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May 13, 2005

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I tend to think that the end result of such a trend would be that you would have people going to the news entity that best reflects reality as they would like to see it. If you thought that the internet was an echo chamber now, imagine when you reach a point of not having any sort of BS filters. I mean, there's a reason that if something appears in WorldNetDaily or a Jihadi website, one can generally assume that it's nonsense.

Yeah, I can't wait until all the news has that sort of reliability...

I'm very encouraged by the fact that local news watching has declined in viewership since it certainly has declined in quality over the past 15 years or so.

Am I reading the chart properly if I say that slightly more people watch cable news than network news? That Fox is only a quarter of cable news? That suggests (unless one of the big three has a really small share of the network total) that it doesn't approach the reach of any one of the three network news broadcasts. Are you lamenting the fact that people are watching FoxNews or something else?

Googlezon? Amazoogle?

Are you lamenting the fact that people are watching FoxNews or something else?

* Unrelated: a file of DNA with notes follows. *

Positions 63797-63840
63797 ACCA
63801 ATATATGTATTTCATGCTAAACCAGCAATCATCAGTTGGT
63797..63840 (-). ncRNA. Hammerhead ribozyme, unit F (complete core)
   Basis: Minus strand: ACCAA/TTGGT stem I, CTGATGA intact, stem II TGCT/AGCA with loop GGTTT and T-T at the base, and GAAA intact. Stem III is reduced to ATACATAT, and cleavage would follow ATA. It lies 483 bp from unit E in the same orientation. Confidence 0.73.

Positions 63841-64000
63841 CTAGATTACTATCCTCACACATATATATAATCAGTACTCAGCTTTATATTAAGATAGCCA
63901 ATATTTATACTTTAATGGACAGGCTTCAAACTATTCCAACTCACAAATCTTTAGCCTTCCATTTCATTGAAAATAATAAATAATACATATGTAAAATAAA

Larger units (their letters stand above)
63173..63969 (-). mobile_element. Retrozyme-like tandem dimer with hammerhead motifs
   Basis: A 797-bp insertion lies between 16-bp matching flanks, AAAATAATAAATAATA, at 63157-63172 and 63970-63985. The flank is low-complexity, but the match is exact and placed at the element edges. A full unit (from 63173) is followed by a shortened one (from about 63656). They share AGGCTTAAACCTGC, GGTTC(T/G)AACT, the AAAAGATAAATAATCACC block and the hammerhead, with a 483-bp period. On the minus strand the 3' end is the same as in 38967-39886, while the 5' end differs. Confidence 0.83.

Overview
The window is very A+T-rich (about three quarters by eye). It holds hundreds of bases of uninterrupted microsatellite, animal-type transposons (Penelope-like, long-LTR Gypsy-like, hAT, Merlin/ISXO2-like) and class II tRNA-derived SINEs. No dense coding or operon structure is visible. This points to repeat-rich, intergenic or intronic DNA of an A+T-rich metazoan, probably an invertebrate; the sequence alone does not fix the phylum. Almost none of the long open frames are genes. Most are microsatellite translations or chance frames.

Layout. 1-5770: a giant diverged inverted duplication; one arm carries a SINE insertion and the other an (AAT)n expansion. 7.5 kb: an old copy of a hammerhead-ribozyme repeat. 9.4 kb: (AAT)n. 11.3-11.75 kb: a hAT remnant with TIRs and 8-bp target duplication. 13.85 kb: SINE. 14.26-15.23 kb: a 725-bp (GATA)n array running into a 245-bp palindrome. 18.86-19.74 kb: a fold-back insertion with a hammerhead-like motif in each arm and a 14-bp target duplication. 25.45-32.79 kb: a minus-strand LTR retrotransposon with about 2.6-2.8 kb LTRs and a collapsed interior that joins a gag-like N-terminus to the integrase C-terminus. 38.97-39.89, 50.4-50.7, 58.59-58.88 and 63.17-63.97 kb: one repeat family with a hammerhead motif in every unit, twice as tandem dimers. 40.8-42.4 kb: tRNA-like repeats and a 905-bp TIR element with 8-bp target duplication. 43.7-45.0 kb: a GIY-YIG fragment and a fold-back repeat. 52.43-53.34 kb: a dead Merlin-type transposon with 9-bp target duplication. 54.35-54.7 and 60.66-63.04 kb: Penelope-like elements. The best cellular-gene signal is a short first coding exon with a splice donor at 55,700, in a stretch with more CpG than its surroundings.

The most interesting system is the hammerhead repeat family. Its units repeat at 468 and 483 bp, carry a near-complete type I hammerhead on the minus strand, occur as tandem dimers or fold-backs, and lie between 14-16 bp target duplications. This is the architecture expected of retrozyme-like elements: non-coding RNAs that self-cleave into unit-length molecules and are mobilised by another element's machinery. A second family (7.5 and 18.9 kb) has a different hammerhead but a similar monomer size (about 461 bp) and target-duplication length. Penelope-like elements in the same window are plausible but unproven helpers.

I'm most lamenting what's happend to the NewsHour. But Fox's rise is also depressing.

And why don't they have a separate category for the Daily Show, hmmm?

"Someone will have to still collect the raw data"

I think about this a lot, since MSM is more pernicious than useful, and since distributed news-gathering appears to be approaching a possiblity. My local ABC broadcaster has about 200 individual amateur "weather reporters" he gets constant info from, temperature, wind, rain gauges, barometers. They might be available or made available on the net. I get my most important useful rain forecasts simply by lookin at the radar and winds etc. Usually by this means I can be more accurate for 2-8 hour forecasts than what the professionals give me, which has a analysis/publishing time lag.

If a plane were to crash within 5 miles of me, or a major terrorist attack, with a cell phone and web access and DV I would be a better source of accurate observations than CNN. We are already seeing this constantly. One problem is motivating amateur reporters to do legwork; one answer appears to be the sale of interesting film footage.

If I want public or official press releases I go to MSM, tho I may not need to (eg, UN or Iraqi gov't web sites?).
More often when I want info I go to blogs or web sites.